Caught in a Venus flytrap: Red Pyramid, by Vladimir Sorokin, reviewed

Interest in Vladimir Sorokin’s works in translation tends to focus on their extremism and dystopia – trademarks of his fantastically-rendered observations of the Soviet Union and contemporary Russia under an infinite bureaucracy. Less emphasis is placed on the empathy that elevates the stories from violence and a pre-occupation with bodily fluids to a discomforting sense of familiarity. In his introduction to Red Pyramid, Will Self writesthat Sorokin’s detractors accuse him of peddling pornography. But its relevance is without question. If reality is said to be stranger than fiction, Sorokin’s fiction goes further, to make the point that the pornographic, as he writes it, is a way of bearing witness to

The dark history of dance marathons

On 31 March 1923, Alma Cummings put her feet into a bowl of cold water. Then, tired-eyed but smiling obligingly for the photographer, she held up her dancing shoes. There were holes in both soles. Cummings had just finished a 27-hour stint of waltzing at a Manhattan ballroom, wearing out not just her shoes, but six male partners in the process. The dance instructor was one of the Americans responsible for a strange cultural phenomenon that swept the United States over the next two decades — dance marathons. Cummings’s record was soon beaten and within a few years promoters were organising public competitions across the States in which couples danced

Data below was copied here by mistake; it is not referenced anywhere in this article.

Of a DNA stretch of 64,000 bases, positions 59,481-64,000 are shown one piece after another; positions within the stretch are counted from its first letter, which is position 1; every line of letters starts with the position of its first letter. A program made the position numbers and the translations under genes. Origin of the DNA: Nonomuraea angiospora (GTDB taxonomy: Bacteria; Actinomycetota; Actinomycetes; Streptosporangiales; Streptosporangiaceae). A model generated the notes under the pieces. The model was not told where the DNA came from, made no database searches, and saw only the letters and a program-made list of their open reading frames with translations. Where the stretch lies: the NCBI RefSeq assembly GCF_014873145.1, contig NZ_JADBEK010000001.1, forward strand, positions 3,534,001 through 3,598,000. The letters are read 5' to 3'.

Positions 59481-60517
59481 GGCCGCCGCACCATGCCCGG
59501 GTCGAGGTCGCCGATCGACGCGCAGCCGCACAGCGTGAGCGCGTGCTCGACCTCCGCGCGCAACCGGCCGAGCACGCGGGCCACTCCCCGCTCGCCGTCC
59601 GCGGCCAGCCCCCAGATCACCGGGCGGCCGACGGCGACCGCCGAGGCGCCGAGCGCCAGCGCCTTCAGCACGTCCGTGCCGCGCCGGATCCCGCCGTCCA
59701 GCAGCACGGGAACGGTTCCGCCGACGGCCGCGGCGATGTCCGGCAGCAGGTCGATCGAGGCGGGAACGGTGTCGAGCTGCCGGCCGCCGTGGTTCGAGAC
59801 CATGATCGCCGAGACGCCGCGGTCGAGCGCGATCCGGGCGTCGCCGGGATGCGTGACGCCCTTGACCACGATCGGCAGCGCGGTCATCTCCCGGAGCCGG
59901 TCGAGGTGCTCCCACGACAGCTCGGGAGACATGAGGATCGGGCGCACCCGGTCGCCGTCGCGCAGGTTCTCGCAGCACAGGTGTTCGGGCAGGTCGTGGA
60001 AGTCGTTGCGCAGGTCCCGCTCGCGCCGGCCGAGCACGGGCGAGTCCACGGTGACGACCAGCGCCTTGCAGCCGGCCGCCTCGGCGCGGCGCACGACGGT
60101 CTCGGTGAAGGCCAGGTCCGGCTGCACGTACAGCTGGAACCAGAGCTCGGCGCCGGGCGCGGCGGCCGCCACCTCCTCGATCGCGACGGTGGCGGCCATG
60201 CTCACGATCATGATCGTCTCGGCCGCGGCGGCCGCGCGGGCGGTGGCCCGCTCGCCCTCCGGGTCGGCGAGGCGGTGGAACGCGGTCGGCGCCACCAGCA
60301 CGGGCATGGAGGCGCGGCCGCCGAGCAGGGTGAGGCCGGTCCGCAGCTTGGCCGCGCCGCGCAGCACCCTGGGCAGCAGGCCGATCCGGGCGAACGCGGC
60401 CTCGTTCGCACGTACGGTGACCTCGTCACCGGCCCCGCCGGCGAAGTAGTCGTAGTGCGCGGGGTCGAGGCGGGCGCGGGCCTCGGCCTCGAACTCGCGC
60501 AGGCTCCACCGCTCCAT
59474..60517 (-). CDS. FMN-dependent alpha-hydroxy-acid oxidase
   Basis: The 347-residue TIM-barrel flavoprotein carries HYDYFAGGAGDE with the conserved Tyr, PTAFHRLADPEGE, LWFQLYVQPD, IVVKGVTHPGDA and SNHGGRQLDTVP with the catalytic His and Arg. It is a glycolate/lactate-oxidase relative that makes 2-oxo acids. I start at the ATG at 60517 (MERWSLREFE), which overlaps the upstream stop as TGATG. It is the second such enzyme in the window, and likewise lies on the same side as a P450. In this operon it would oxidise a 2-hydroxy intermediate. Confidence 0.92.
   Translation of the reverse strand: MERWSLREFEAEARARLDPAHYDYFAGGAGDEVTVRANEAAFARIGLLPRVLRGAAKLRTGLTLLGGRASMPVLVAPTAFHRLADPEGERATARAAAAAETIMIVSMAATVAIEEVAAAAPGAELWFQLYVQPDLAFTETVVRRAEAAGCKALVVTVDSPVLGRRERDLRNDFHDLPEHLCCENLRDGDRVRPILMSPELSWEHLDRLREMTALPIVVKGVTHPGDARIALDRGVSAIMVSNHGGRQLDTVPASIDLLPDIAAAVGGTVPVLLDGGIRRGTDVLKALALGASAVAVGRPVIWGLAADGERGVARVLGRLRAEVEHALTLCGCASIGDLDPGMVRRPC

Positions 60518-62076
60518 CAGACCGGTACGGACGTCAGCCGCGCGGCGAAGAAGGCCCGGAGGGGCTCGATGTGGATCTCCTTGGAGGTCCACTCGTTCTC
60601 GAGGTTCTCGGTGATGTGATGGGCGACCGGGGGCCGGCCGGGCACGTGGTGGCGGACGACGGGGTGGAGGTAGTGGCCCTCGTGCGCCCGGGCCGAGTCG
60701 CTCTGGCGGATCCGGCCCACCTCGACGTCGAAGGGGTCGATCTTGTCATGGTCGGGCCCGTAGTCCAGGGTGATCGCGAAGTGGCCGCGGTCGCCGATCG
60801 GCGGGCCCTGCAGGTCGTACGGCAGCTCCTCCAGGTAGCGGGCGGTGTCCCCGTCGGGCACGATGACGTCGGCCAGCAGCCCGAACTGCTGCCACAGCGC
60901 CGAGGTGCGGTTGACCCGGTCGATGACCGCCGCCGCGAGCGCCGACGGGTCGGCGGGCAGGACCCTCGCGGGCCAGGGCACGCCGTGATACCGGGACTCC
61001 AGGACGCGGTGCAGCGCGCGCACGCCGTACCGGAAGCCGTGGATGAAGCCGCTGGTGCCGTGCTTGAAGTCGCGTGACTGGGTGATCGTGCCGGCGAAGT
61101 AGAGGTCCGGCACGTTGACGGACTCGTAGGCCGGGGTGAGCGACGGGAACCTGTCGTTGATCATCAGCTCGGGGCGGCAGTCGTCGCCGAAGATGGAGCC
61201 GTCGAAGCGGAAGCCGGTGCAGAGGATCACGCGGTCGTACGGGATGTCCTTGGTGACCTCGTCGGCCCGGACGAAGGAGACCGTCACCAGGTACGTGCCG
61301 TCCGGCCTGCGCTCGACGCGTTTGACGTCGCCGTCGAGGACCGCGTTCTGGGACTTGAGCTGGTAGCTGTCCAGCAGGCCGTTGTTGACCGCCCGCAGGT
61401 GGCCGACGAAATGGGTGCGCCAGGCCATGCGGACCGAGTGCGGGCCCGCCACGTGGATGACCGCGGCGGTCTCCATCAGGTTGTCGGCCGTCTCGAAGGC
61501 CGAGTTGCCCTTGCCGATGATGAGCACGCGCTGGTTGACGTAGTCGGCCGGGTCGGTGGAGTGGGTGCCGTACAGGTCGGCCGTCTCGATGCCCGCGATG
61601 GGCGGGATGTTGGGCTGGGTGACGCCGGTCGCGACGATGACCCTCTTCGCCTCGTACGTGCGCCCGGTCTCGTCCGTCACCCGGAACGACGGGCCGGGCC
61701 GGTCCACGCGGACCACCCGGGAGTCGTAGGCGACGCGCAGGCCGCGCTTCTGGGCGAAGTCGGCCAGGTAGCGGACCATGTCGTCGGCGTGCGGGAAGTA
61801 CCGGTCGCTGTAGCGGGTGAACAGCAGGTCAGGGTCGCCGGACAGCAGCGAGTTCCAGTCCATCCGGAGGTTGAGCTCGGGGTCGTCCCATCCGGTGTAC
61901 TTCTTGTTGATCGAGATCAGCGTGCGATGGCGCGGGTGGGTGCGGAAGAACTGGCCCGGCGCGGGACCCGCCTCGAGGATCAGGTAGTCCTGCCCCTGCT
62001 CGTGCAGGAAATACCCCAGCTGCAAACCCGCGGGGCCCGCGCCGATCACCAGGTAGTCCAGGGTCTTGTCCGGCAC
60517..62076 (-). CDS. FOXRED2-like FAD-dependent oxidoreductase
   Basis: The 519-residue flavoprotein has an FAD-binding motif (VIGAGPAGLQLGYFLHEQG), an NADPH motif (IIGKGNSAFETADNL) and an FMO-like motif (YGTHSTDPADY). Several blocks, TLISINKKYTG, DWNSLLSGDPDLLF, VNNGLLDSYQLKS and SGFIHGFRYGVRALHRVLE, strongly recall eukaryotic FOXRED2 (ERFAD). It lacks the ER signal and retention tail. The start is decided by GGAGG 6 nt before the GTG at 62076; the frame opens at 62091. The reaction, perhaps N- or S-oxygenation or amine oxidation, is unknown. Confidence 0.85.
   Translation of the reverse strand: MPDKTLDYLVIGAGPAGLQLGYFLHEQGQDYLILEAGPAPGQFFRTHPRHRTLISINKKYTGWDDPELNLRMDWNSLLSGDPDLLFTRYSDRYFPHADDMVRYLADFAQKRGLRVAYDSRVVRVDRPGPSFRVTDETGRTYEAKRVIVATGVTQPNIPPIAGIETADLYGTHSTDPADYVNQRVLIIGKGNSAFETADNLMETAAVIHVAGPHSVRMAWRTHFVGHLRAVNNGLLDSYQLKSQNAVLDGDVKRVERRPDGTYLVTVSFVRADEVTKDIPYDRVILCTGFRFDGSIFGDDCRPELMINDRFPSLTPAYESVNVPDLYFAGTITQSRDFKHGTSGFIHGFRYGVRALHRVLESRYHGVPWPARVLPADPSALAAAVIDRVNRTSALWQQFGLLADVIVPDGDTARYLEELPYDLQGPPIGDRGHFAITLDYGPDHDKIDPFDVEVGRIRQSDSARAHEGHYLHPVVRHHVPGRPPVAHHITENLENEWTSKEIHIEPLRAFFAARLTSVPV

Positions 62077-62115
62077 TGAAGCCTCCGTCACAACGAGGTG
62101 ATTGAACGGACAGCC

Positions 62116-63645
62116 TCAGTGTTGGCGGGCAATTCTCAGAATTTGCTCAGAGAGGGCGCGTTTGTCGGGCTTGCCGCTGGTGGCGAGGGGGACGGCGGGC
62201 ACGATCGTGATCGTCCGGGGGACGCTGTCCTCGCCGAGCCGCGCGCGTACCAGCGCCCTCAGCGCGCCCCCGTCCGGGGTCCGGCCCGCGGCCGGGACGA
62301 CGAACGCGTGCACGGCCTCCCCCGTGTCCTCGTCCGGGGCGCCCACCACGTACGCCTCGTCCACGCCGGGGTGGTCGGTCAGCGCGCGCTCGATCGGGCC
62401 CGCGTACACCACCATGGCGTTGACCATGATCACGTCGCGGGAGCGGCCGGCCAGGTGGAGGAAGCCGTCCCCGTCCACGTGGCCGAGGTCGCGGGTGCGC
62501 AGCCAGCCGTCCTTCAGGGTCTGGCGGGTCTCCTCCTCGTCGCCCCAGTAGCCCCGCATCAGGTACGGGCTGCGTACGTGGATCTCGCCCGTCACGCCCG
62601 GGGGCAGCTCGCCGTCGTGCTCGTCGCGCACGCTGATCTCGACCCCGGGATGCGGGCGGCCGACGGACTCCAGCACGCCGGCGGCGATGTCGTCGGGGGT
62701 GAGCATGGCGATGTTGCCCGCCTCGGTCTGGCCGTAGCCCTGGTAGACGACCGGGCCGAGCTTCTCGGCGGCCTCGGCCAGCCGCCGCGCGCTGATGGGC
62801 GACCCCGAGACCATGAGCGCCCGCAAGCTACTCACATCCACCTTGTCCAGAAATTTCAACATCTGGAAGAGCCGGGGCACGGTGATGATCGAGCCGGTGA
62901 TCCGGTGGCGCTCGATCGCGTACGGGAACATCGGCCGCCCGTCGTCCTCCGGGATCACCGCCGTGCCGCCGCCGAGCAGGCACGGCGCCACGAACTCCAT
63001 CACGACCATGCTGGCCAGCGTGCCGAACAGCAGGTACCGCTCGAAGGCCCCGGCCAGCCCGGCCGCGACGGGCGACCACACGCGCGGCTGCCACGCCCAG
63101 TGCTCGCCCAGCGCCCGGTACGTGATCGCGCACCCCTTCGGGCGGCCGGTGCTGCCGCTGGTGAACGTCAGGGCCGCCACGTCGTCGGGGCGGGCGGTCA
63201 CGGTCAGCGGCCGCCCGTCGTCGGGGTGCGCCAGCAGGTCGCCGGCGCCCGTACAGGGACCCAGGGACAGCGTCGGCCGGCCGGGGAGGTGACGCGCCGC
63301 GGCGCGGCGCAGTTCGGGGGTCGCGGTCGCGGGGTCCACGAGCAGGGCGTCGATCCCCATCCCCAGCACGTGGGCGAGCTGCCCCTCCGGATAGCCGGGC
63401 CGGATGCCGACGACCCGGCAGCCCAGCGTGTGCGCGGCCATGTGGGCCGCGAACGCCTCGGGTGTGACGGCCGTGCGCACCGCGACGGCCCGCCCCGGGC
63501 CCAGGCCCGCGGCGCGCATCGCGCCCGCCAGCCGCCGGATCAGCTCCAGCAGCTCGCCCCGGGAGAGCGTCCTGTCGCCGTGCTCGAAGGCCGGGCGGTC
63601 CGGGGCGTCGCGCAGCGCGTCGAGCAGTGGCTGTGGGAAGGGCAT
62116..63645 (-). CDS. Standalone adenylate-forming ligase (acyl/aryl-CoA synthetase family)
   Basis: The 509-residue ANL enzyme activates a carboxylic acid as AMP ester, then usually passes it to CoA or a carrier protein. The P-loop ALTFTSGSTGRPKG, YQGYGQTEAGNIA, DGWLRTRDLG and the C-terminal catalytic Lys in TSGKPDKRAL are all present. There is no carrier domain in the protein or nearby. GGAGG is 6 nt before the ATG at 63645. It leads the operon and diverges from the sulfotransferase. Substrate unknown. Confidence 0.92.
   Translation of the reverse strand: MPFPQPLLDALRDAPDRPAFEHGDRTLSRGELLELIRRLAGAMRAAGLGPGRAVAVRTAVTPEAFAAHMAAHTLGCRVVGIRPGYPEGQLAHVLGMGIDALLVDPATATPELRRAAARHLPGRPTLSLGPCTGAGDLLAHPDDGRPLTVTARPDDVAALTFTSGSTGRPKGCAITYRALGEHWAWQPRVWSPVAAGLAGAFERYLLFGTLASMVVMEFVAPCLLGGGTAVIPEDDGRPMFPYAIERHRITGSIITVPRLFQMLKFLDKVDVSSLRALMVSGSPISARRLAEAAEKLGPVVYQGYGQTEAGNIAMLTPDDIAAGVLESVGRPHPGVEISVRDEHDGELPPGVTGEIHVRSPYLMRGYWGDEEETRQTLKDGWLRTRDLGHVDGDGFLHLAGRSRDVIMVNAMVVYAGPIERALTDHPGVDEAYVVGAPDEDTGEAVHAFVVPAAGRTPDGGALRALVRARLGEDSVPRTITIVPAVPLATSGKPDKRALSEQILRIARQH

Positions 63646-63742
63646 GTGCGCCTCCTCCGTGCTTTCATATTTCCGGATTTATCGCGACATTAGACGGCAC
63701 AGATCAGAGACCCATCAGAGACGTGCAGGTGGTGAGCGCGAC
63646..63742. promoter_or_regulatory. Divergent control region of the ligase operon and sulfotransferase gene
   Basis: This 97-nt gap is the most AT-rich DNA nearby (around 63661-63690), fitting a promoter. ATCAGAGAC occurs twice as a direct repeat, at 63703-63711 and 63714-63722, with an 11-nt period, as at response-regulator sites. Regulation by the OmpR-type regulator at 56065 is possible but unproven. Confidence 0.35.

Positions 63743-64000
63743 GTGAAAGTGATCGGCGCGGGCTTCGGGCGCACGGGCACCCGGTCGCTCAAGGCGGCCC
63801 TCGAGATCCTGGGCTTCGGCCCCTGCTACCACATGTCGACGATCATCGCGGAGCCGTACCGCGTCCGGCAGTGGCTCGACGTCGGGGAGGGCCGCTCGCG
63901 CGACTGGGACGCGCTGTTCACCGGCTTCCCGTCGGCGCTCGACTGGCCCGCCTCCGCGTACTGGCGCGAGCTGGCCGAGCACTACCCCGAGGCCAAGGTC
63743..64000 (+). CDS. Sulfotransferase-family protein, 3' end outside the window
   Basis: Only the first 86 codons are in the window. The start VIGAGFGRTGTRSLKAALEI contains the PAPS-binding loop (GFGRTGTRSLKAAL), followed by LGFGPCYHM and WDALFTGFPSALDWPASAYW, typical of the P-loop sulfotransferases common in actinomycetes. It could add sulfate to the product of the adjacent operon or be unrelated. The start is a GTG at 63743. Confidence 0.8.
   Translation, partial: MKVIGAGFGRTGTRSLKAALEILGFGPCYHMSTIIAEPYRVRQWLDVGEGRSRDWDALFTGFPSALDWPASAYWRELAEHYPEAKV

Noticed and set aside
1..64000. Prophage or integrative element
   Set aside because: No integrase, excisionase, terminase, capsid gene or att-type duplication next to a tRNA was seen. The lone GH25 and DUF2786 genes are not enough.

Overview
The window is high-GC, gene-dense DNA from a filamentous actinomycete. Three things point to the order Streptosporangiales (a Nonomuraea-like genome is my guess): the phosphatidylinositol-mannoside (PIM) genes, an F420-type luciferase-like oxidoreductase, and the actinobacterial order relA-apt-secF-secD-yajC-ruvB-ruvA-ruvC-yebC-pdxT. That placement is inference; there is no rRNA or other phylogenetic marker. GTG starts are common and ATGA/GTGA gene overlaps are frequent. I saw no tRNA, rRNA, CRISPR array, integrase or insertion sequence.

Sinister toy story: Little Eyes, by Samanta Schweblin, reviewed

We often hear that science fiction — or ‘speculative’ fiction, as the buffs prefer — can draw premonitory outlines of the shape of things to come. Well, consider the case of this novel by an acclaimed Argentinian-born, Berlin-based writer, first published in Spanish last year. Little Eyes imagines a gadget (nothing fancy really, just a plush animal toy with camera and wifi implants) that creates a private but silent connection between its owner anda single, remote watcher. The ‘keeper’, who buys the $279 electronic pet known as a kentuki, doesn’t know the identity of the ‘dweller’, who pays to observe another life from afar and who can move the felt-covered